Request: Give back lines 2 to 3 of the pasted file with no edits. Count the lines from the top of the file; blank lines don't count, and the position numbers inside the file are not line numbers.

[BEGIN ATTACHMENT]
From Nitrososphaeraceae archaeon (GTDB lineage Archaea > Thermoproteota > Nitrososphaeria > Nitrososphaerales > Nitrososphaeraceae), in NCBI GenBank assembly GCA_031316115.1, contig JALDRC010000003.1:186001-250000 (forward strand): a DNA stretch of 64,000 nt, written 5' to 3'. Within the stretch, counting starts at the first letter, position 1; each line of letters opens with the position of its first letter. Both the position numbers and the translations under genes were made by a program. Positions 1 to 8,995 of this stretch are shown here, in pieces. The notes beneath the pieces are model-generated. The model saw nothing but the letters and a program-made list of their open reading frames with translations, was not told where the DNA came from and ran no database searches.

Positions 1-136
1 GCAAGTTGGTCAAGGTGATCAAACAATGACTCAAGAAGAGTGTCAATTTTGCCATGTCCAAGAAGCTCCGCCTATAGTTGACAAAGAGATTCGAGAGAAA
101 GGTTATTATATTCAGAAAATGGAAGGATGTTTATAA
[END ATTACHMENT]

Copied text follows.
Positions 1-136
1 GCAAGTTGGTCAAGGTGATCAAACAATGACTCAAGAAGAGTGTCAATTTTGCCATGTCCAAGAAGCTCCGCCTATAGTTGACAAAGAGATTCGAGAGAAA